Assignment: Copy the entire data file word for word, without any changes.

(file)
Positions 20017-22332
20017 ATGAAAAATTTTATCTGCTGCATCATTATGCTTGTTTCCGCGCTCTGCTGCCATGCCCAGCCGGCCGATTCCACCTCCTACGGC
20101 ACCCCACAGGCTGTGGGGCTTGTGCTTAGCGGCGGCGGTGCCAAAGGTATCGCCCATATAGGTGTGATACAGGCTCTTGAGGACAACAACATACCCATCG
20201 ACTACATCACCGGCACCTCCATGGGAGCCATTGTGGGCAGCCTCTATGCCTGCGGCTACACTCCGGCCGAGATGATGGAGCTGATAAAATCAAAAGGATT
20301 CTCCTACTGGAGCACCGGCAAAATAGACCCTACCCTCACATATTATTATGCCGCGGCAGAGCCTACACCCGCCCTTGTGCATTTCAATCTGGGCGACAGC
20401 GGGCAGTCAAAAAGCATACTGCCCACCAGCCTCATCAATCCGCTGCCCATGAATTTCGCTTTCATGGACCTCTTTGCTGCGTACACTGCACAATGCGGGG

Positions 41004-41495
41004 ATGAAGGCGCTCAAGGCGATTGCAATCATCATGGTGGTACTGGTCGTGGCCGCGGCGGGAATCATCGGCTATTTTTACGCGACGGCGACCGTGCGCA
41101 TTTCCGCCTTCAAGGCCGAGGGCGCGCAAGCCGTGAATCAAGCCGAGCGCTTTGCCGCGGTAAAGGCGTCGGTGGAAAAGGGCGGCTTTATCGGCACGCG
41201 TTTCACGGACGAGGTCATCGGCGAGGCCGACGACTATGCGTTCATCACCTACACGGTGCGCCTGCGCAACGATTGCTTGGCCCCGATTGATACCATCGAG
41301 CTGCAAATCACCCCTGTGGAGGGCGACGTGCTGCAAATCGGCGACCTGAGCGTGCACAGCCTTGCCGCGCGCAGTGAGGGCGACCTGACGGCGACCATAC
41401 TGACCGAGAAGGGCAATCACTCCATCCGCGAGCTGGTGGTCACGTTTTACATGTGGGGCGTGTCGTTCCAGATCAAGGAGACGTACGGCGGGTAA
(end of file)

Positions 20017-22332
20017 ATGAAAAATTTTATCTGCTGCATCATTATGCTTGTTTCCGCGCTCTGCTGCCATGCCCAGCCGGCCGATTCCACCTCCTACGGC
20101 ACCCCACAGGCTGTGGGGCTTGTGCTTAGCGGCGGCGGTGCCAAAGGTATCGCCCATATAGGTGTGATACAGGCTCTTGAGGACAACAACATACCCATCG
20201 ACTACATCACCGGCACCTCCATGGGAGCCATTGTGGGCAGCCTCTATGCCTGCGGCTACACTCCGGCCGAGATGATGGAGCTGATAAAATCAAAAGGATT
20301 CTCCTACTGGAGCACCGGCAAAATAGACCCTACCCTCACATATTATTATGCCGCGGCAGAGCCTACACCCGCCCTTGTGCATTTCAATCTGGGCGACAGC
20401 GGGCAGTCAAAAAGCATACTGCCCACCAGCCTCATCAATCCGCTGCCCATGAATTTCGCTTTCATGGACCTCTTTGCTGCGTACACTGCACAATGCGGGG

Positions 41004-41495
41004 ATGAAGGCGCTCAAGGCGATTGCAATCATCATGGTGGTACTGGTCGTGGCCGCGGCGGGAATCATCGGCTATTTTTACGCGACGGCGACCGTGCGCA
41101 TTTCCGCCTTCAAGGCCGAGGGCGCGCAAGCCGTGAATCAAGCCGAGCGCTTTGCCGCGGTAAAGGCGTCGGTGGAAAAGGGCGGCTTTATCGGCACGCG
41201 TTTCACGGACGAGGTCATCGGCGAGGCCGACGACTATGCGTTCATCACCTACACGGTGCGCCTGCGCAACGATTGCTTGGCCCCGATTGATACCATCGAG
41301 CTGCAAATCACCCCTGTGGAGGGCGACGTGCTGCAAATCGGCGACCTGAGCGTGCACAGCCTTGCCGCGCGCAGTGAGGGCGACCTGACGGCGACCATAC
41401 TGACCGAGAAGGGCAATCACTCCATCCGCGAGCTGGTGGTCACGTTTTACATGTGGGGCGTGTCGTTCCAGATCAAGGAGACGTACGGCGGGTAA